The arguments accepted by the method automatically include self. By default, arguments are passed as individual C arguments, but the can be passed in a Ruby or C array. The latter has the advantage of argument parsing (based on rb_scan_args), defaults, and typechecking. See Method#c_array_args. define_c_class_method is just an alias for define_c_singleton_method.

Library#include "file1.h", "<file2.h>", ...

Insert the include statement(s) at the top of the library's main .c file. For convenience, <ruby.h> is included automatically, as is the header file of the library itself.

Library#declare :x => "int x", ...
Library#declare_extern :x => "int x", ...

Puts the string in the declaration area of the .c or .h file, respectively. The declaration area is before the function definitions, and after the structure declarations.

Library#declare_struct name
Library#declare_extern_struct name

Returns a Structure template, which generates to a typedefed C struct in the .c or .h file. The declare method of this template is used to add members.

Library#declare_class cl
Library#declare_module mod
Library#declare_symbol sym

Define a C variable which will be initialized to refer to the class, module, or symbol. These accumulators return the name of the C variable which will be generated and initialized to the ID of the symbol, and this return value can be interpolated into C calls to the Ruby API. (The arguments are the actual Ruby objects.) This is very useful in rb_ivar_get/set calls, and it avoids doing the lookup more than once:

declare :my_ivar => "VALUE my_ivar"
body %{
  my_ivar = rb_ivar_get(shadow->self, #{declare_symbol :@my_ivar});
  rb_ivar_set(shadow->self, #{declare_symbol :@my_ivar}, Qnil);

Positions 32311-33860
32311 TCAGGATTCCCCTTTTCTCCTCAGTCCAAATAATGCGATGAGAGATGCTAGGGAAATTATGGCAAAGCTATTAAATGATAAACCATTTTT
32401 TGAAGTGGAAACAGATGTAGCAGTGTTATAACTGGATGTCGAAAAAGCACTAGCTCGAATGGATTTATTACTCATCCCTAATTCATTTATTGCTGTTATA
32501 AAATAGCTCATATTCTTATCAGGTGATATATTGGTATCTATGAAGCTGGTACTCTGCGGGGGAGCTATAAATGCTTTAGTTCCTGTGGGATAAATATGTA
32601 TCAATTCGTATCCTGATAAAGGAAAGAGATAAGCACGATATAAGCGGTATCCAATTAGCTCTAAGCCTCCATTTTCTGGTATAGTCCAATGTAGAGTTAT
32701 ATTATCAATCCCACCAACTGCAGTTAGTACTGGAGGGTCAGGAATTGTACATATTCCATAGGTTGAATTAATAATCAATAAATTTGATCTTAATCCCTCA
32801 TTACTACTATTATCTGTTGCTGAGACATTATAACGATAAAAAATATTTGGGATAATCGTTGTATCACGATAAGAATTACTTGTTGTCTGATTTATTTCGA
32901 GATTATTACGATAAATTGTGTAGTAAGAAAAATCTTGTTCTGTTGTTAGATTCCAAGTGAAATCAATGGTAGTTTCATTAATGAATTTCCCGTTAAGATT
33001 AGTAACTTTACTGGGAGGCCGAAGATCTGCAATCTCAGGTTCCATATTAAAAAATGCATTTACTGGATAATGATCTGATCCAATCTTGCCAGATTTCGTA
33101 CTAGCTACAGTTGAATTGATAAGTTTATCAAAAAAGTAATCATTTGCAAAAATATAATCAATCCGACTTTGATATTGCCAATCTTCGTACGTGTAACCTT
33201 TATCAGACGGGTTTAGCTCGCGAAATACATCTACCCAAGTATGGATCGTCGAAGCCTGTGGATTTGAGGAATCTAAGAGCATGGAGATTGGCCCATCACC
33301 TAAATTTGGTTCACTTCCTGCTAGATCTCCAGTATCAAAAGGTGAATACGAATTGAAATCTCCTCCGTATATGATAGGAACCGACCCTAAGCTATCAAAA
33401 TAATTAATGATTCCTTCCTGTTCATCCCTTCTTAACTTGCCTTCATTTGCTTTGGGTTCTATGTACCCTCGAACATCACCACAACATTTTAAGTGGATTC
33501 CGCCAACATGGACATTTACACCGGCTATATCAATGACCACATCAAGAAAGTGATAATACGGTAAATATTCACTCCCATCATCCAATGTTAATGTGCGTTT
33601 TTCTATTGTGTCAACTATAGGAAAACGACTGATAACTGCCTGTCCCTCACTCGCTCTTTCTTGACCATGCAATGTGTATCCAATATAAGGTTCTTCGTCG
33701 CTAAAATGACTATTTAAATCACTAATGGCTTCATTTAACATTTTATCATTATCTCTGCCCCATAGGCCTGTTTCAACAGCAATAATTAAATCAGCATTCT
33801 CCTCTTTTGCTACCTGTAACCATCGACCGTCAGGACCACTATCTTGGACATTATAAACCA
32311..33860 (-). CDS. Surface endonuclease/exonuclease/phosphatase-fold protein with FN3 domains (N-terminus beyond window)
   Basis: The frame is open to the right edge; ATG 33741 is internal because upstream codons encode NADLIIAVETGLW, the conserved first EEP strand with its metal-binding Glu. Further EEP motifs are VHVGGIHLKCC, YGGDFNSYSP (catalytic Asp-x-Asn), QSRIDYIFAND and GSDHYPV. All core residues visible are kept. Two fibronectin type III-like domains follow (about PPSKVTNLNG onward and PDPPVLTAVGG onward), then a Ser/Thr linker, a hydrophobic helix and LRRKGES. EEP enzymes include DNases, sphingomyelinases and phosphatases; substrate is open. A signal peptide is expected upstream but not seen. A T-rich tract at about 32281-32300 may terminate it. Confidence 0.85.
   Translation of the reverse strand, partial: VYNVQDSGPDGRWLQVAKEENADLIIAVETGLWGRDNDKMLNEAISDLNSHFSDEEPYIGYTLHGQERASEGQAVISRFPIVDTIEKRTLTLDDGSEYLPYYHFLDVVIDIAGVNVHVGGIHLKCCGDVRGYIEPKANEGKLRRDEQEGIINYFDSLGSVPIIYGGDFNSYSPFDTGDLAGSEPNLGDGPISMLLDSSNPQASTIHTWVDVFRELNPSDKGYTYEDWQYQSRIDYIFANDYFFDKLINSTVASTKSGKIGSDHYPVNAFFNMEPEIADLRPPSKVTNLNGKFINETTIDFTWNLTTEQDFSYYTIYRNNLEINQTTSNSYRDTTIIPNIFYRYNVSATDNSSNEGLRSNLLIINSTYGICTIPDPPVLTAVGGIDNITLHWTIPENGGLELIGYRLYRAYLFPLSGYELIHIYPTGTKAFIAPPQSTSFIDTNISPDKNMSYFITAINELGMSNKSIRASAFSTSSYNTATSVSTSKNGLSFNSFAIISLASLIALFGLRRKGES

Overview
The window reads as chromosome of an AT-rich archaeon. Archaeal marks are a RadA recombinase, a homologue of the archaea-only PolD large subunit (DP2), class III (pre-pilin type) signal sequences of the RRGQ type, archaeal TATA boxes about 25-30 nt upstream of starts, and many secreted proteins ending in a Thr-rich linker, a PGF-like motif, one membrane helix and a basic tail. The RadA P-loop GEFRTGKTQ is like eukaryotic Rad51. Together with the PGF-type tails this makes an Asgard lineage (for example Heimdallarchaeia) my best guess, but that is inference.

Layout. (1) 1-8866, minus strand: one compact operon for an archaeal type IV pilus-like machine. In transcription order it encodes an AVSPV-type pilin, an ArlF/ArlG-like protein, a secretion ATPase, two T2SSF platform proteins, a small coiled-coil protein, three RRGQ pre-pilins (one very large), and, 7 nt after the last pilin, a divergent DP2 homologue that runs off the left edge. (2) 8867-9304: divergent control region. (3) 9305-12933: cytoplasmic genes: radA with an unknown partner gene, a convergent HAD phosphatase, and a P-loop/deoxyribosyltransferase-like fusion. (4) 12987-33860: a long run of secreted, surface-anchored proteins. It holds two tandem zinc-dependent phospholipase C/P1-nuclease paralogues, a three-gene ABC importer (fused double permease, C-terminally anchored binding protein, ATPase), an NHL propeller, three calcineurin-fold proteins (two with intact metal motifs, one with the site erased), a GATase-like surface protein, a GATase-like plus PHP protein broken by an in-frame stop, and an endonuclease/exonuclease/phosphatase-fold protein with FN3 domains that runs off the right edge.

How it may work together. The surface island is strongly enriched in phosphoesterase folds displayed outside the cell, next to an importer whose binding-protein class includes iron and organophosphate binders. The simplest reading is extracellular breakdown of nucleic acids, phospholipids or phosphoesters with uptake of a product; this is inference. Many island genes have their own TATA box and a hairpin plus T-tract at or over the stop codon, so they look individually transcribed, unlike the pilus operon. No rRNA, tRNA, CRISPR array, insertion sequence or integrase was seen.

The second declaration notices that the library already has a variable that will be initialized to the ID of the symbol, and uses it.

Library#literal_symbol sym

Like Library#declare_symbol, but converts the ID to a VALUE at library initialization time. Useful for looking up hash values keyed by symbol objects, for example. sym is a string or symbol.

Library#show_times message

If the attribute show_times_flag is set to true, print the user and system times (and child user and child system on some platforms) and real time for each major step of the commit process. Display +message+.


File templates are managed by the Library, and most users do not need to interact with them directly. They are structured into four sections: includes, structure declarations, variable and function declarations, and function definitions. Each source file automatically includes its corresponding header file and the main header file for the library (which includes ruby.h). The main source file for the library includes each additional header file.


As for the Library, but can be used on any source file within the library. Used to break large projects up into many files.


An accumulator that wraps its input in C comments and places it at the head of the source file.


Funtion#scope :static
Funtion#scope :extern
Funtion#arguments 'int x', 'double y', 'VALUE obj', ...
Funtion#return_type 'void'

These accumulators affect the prototype of the function, which will be placed in the declaration section of either the .h or the .c file, depending on the scope setting. The default scope is static. The default return type is 'void'.

For the Method subclasses of Function, argument and return types can be omitted, in which case they default to 'VALUE'.